Bicycle Shelf with Handlebar Rack

Bicycle Shelf with Handlebar Rack

Created by Peter Debelak | Soulcraft Woodshop and Gallery

Transform used bicycle parts into shelf and handlebar rack for your entryway! This functional, yet attention-grabbing project is sure to be a conversation starter in your home.

Skill Level: 1 of 5


•   Slab of Lumber at least 2” x 10” x 36”

•   Bicycle handle bars, with stem

•   (2) Bicycle gears

•   Star Nut (dimensioned to interior diameter of bike stem)

•   4” threaded rod, nut, washer

•   Elmer’s ProBond Advanced Glue

Tools Needed:

•   Jig Saw

•   Hack Saw

•   Drill/Driver


Step 1: Cut lumber to 10” x 36”.

Step 2: Mark narrow rectangle on the top of lumber at least 2” from the right/left edges of the lumber. The rectangle should measure slightly less than the diameter of each bike gear and as wide as the thickness of the gears.

Step 3: Using a bit of the same diameter as the rectangle’s thickness, drill through the lumber at the front or back of each rectangle.

Step 4: Using a narrow jigsaw blade, place the blade into the hole and cut out the rectangle.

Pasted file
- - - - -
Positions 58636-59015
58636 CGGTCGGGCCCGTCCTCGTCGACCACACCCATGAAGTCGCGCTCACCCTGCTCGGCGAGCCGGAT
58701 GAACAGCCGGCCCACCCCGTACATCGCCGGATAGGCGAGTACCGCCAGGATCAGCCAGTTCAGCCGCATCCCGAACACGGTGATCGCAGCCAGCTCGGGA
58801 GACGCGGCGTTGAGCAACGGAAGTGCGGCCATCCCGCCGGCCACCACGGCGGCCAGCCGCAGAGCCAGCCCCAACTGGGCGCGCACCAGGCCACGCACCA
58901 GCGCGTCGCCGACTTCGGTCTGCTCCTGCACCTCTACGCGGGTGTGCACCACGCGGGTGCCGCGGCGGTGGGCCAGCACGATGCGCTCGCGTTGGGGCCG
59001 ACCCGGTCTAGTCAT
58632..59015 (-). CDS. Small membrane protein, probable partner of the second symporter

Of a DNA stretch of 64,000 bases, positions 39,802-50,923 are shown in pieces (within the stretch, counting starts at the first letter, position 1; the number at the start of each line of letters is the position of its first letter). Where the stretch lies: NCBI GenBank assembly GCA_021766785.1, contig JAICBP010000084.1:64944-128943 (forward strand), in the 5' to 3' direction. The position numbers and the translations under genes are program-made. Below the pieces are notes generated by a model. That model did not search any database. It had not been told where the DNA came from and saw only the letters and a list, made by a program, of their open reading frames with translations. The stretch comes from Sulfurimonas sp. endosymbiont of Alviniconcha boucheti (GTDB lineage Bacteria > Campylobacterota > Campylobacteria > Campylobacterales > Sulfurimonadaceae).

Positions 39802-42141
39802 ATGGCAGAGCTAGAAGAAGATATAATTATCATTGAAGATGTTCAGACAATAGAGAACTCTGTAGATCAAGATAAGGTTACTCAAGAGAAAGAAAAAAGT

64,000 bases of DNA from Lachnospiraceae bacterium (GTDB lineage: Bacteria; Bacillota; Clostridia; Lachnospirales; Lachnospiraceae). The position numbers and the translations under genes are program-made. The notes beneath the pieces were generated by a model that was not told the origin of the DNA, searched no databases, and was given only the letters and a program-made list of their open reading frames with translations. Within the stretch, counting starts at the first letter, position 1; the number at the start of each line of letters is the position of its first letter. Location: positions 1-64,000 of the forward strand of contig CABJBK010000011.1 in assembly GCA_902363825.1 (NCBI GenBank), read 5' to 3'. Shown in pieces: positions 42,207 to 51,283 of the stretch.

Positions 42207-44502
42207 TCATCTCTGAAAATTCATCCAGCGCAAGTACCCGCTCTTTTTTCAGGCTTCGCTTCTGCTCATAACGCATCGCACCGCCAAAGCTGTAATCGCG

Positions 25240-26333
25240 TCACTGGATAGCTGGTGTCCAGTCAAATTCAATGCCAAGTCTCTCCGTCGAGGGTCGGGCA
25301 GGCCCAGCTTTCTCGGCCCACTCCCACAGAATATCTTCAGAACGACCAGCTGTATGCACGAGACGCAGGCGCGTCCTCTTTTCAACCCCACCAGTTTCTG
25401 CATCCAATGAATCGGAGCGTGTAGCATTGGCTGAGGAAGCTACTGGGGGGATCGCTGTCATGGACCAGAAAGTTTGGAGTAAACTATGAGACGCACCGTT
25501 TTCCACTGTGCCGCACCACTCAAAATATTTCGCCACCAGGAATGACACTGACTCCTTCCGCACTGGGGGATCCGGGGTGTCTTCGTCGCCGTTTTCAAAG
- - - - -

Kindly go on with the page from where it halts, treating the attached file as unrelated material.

Step 5: Place the star-nut into your bike stem at least 2” into the stem. Thread your threaded rod through the star-nut at least ½”. .

Step 6: In the center of your lumber drill a very tiny whole (less than 1/8”) all the way through your lumber (pilot hole).

Step 7: From the underside, drill a hole, right on center of your pilot hole, the same diameter as your bicycle stem, but only drill through 1/3 the thickness of your lumber. From the top side, using the same bit, drill a hole on center of your pilot hole, but only go about ¼” deep. Finally, using a drill bit the same diameter as your threaded rod, drill all the way through, on center of your pilot hole.

Step 8: Using Elmer’s ProBond Advanced, put a generous bead of glue on both interior sides of your rectangle and then fit in your gears snuggly. Let dry according to package directions.

Step 9: Insert your bike stem (with threaded rod) into the hole, by putting it through your holes from the underside of your lumber. Your threaded rod should fit all the way through with your bike stem sitting snuggly in the larger hole on the underside of the lumber. If your rod protrudes past the top of your lumber, cut down so that it is flush with the top.

Step 10: Accessorize with your favorite items!